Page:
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Russian opposition protests

Andrej Kalich / ng
September 20, 2014

For the first time in six months, opposition activists in Russia have called on people to join peace marches against Moscow's Ukraine policies and its propaganda machine. But there is little appetite for protest.

Friedensdemonstration in Moskau 15. März 2014
Image: DW/K.Kaminski

Peace marches are set to take place in Moscow and other Russian cities on September 21. As many as 50,000 people are expected in the capital alone, for what will be the first mass protest involving the public against Russia's intervention in Ukraine for six months.

In March 2014, in the wake of the disputed referendum in Crimea on whether the peninsula should become part of Russia, tens of thousands took to the streets across the country under the slogan "Hands off Ukraine."

Recent polls, though, suggest that the majority of Russians still supports Moscow's Ukraine policies. Dissenting voices are very rarely heard in public.

Passivity and propaganda

According to the Russian polling institute Levada Center, more than 80 percent of Russians do not take part in mass protests, even if they are held in their neighborhood.

Human rights campaigners and the opposition say that is down to the state's "successful fight" against any form of protest, helped by aggressive propaganda by the Kremlin.

Russland Moskau Flashmob Weisser Ring
Nemtsov: activists are labeled traitorsImage: DW

"The people are being tricked with agitation and propaganda," Russian opposition politician Boris Nemtsov told DW. "A militaristic hysteria is being forced on the country," he added, which is exacerbated by what he calls a "fascistization" of public opinion.

"Political activists and anyone with a dissenting opinion are being persecuted in the most disgusting ways, lies are being told about them," he said. "They are being blamed for all the country's deadly sins, and they are being labeled traitors."

Weak civil society

Sergey Smirnov, of the website "Human rights in Russia," says Russia's civil society is weak and underdeveloped, which is why there are very few protests.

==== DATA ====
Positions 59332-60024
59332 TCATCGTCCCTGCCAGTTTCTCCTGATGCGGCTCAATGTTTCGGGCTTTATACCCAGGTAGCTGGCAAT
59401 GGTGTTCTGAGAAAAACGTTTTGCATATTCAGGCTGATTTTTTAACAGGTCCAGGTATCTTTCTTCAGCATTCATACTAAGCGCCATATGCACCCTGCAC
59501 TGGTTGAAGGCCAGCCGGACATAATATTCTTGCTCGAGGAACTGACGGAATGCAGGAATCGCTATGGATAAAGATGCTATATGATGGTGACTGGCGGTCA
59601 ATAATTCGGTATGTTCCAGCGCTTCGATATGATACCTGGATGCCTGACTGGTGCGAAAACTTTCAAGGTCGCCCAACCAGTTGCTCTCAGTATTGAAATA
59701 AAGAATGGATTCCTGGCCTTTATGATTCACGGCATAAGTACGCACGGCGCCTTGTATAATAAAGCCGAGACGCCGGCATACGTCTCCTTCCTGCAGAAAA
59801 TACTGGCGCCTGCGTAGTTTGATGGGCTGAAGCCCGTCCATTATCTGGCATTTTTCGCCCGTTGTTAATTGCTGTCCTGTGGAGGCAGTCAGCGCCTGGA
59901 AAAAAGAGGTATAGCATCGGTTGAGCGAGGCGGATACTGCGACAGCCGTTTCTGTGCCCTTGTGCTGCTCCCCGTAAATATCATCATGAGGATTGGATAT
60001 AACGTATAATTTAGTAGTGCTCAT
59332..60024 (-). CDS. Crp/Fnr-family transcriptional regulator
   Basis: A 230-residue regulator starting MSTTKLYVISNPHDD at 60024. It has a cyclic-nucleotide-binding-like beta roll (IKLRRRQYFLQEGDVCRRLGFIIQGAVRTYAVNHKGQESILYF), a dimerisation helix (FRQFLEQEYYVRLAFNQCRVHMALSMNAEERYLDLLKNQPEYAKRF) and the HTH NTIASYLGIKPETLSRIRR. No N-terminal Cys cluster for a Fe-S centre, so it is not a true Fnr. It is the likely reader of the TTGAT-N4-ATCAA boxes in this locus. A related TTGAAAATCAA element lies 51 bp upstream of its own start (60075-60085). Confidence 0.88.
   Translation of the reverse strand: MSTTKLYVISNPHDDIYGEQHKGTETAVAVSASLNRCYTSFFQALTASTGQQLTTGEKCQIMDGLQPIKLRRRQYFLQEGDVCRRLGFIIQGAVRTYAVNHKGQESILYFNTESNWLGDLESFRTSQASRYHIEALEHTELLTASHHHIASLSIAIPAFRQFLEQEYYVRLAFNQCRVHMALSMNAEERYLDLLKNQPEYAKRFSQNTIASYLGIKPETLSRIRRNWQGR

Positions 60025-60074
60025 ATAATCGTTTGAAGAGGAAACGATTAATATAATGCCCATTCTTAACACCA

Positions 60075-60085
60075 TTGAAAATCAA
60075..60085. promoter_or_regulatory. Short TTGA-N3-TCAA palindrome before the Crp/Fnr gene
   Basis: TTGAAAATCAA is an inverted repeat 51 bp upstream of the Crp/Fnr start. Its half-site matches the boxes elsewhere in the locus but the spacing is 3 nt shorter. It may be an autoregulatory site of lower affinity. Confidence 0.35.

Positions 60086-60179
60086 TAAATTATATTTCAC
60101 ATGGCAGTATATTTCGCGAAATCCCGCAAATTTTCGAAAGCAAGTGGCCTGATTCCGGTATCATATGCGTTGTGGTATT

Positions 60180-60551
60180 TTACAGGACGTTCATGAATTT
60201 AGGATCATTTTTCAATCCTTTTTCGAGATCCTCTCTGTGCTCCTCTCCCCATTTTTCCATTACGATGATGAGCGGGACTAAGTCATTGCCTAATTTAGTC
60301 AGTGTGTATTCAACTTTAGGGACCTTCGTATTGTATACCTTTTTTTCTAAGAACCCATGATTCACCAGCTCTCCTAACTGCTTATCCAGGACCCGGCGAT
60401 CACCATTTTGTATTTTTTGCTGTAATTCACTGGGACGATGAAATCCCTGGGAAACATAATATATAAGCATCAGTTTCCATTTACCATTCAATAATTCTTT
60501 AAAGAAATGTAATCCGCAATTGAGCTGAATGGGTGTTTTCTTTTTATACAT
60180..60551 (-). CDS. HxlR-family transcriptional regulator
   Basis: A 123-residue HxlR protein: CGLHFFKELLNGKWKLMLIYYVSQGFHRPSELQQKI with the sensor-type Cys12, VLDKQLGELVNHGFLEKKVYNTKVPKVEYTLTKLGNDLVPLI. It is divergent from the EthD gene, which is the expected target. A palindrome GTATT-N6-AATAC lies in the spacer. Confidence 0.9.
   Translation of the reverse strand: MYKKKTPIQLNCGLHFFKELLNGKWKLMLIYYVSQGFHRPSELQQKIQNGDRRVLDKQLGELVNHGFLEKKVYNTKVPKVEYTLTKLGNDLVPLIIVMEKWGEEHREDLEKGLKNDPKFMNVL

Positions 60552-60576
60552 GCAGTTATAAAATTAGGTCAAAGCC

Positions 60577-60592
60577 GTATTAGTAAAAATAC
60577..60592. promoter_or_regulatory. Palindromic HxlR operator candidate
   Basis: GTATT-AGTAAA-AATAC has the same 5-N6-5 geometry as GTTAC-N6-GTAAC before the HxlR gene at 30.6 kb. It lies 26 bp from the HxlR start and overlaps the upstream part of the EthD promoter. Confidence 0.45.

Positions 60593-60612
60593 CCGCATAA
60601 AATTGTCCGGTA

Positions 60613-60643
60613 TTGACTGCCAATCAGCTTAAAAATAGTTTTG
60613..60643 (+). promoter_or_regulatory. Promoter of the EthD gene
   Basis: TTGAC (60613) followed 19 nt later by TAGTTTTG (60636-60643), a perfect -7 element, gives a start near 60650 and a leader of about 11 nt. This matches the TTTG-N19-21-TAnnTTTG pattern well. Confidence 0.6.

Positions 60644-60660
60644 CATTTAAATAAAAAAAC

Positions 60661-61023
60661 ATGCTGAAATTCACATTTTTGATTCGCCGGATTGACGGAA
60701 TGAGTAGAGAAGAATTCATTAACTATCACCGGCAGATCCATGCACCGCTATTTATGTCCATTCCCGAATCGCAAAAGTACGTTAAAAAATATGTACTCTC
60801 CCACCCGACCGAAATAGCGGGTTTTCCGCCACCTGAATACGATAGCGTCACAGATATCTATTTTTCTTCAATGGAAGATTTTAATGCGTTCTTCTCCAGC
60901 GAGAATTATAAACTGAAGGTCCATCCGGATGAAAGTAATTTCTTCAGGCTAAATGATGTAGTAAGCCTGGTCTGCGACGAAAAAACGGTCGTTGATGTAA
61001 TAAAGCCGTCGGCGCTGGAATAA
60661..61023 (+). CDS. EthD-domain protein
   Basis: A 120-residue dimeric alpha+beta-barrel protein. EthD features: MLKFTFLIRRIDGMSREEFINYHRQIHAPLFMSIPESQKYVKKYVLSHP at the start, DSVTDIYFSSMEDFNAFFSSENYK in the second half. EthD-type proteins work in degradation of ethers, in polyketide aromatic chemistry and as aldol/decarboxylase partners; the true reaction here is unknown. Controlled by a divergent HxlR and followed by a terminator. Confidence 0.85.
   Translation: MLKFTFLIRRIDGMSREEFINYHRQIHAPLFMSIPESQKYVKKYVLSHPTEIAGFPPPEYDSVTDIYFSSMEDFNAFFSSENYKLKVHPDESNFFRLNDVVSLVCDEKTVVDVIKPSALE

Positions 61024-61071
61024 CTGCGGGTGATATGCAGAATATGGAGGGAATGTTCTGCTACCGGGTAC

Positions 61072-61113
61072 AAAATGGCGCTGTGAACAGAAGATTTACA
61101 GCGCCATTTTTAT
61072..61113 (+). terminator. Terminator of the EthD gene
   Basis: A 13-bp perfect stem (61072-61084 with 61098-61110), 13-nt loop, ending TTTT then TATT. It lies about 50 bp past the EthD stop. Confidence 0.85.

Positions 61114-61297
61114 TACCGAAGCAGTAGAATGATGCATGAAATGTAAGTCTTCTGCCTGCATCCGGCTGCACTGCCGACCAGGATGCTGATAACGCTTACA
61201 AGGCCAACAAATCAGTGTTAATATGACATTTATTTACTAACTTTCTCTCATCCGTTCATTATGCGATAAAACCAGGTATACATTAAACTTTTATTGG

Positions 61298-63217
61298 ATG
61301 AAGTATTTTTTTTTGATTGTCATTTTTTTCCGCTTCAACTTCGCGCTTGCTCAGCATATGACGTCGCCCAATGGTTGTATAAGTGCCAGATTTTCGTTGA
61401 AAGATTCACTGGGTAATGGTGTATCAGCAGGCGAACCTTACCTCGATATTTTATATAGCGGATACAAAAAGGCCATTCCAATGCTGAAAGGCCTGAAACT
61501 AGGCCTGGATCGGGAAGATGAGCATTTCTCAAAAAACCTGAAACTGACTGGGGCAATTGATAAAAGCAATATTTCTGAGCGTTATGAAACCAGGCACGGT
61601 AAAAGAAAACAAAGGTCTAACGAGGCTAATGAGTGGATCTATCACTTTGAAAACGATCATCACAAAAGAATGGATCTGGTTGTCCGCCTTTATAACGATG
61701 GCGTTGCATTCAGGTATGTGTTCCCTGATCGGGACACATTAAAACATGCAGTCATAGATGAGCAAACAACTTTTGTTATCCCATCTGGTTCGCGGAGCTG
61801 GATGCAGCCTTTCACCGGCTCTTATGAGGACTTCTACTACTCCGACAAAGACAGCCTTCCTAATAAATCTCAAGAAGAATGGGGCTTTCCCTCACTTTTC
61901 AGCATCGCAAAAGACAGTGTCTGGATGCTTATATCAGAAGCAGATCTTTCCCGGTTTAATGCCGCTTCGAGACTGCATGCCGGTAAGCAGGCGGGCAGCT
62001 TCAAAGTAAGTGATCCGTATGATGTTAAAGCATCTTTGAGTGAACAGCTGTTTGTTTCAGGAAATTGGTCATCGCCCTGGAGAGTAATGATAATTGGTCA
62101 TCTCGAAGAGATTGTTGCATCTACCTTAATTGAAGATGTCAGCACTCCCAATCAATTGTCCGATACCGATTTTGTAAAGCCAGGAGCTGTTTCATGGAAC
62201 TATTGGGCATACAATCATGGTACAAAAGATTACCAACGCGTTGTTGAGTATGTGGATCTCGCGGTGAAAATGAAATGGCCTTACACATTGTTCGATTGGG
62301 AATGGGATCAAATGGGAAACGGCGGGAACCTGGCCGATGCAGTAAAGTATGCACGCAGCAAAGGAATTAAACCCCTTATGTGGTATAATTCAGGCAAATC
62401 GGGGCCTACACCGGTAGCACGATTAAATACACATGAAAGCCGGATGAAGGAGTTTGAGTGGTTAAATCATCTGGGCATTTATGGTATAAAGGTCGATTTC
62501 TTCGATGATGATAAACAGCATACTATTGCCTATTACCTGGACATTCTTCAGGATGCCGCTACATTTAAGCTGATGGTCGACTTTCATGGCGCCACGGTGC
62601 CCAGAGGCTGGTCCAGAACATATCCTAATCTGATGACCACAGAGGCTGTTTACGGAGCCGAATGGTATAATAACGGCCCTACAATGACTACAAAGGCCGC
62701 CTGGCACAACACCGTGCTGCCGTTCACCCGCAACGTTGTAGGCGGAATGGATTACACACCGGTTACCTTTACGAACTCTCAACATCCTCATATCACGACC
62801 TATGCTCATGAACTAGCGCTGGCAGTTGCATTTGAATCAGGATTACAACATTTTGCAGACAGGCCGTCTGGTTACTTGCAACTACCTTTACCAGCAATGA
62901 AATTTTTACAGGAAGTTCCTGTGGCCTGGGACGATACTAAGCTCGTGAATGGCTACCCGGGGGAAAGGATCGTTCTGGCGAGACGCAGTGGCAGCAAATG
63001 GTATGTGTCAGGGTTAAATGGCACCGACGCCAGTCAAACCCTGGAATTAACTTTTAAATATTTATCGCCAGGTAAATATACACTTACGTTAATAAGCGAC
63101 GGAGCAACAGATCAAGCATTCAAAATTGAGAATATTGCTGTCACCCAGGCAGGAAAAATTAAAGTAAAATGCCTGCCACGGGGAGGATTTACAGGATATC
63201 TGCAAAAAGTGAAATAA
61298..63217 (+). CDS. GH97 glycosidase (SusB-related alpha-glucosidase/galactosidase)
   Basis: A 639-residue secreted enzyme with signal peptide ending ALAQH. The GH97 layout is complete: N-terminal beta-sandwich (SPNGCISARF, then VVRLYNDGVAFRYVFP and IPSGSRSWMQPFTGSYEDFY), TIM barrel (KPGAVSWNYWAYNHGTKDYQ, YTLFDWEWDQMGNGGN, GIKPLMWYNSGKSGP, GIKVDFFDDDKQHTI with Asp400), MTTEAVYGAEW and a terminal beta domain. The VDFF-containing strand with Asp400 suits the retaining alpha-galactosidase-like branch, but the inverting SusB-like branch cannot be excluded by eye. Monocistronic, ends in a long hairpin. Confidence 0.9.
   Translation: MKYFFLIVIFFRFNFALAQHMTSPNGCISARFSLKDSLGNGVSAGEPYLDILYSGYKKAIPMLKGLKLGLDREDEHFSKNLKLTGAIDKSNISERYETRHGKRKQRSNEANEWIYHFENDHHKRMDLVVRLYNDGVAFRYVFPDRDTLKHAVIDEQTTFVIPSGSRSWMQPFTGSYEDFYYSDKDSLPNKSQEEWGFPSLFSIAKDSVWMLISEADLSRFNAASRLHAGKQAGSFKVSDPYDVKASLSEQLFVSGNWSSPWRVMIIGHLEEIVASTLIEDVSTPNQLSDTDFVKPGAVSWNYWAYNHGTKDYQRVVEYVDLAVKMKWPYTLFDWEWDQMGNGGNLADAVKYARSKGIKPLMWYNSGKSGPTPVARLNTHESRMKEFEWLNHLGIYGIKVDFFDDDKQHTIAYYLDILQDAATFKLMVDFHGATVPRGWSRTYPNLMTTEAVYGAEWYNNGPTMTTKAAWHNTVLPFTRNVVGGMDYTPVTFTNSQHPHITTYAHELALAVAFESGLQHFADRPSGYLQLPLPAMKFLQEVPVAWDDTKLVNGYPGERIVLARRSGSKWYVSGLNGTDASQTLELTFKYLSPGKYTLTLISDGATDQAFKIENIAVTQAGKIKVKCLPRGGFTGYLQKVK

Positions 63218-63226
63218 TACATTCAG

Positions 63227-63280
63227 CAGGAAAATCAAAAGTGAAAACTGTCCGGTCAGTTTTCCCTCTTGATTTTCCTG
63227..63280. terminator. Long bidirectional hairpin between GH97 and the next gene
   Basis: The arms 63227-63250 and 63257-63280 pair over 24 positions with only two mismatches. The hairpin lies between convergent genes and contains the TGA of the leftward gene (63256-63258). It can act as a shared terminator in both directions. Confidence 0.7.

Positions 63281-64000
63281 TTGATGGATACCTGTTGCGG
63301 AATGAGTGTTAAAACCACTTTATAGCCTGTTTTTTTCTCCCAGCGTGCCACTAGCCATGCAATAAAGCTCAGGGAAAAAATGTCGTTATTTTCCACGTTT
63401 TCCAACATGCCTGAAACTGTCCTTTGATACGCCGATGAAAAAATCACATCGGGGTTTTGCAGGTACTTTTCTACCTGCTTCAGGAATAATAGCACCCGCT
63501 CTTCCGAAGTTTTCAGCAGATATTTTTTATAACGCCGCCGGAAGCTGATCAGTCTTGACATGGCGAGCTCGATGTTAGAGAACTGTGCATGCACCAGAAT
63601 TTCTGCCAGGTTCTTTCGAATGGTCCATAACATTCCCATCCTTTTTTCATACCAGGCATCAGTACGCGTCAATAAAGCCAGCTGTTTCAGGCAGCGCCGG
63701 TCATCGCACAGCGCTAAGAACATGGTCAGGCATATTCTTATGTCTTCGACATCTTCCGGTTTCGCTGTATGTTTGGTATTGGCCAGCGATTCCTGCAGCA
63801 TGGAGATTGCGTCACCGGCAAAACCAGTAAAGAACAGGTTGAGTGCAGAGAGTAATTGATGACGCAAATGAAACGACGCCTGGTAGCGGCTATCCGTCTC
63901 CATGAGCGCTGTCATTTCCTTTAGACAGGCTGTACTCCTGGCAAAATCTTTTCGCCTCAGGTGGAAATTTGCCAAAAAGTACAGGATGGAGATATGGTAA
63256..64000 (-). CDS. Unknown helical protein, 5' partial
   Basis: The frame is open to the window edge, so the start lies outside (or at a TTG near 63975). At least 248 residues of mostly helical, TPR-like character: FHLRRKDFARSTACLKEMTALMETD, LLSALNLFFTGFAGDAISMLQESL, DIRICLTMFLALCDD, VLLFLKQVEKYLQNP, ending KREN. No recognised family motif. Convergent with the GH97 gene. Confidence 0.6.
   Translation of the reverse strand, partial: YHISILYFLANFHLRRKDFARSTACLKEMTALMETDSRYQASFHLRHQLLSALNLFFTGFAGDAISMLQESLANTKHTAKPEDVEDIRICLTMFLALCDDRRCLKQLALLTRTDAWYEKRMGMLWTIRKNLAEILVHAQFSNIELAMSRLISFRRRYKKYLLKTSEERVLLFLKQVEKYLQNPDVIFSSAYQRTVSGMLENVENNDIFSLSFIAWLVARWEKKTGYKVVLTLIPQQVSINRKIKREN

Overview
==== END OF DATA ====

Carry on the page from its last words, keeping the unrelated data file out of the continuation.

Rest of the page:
"Even in the 21st century, we still have no effective means of influencing our individual fortunes as well as that of society as a whole and our country," he told DW. "Where are our civil institutions that raise the alarm if there is even a hint of our human rights being violated, let alone when there are people dying?"

Smirnov says NGOs have been put under pressure by authorities for months. "They are being branded 'fifth column' or 'foreign agents'. Even the Organization of Soldiers' Mothers was denounced," Smirnov says, visibly agitated. He believes the message is that it is useless and dangerous to utter an opinion in public.

Russland Demonstration gegen Zensur 13.4.2014
Protests against censorship in AprilImage: picture-alliance/dpa

Comparing Russia to Afghanistan

Russian opposition politician Vladimir Ryshkov thinks the fact that there are so few protests is because most people do not see a necessity to seek objective information. "For the past year, Russians have been exposed to massive propaganda via their TV sets and they tend to follow that," he told DW.

So, what would have to happen for the Russian public's view on Moscow's military involvement in Ukraine to change? Ryshkov has an historic example. "I remember the war in Afghanistan, which lasted 10 years, very well. At first, it didn't cause much concern among the people of the Soviet Union. People didn't lose faith in their leaders until soldiers did not come home alive and thousands of Soviet families were affected."

Economic consequences

Another factor that may sway people is economics, Ryshkov thinks. "What price Russia will have to pay for its anti-Ukraine policies we won't know until economic factors such as the decline of the ruble, unemployment, price rises, and food shortages become worse," he says.

Nemtsov is convinced that the situation won't change until people get access to objective information. "There is no civil war in eastern Ukraine, Russia is fighting Ukraine. We have to show the Russians evidence - and there is plenty - that Russian soldiers are fighting in Ukraine," he told DW.

"If the public gets access to objective information, the anti-war movement will gain traction," Nemtsov believes.

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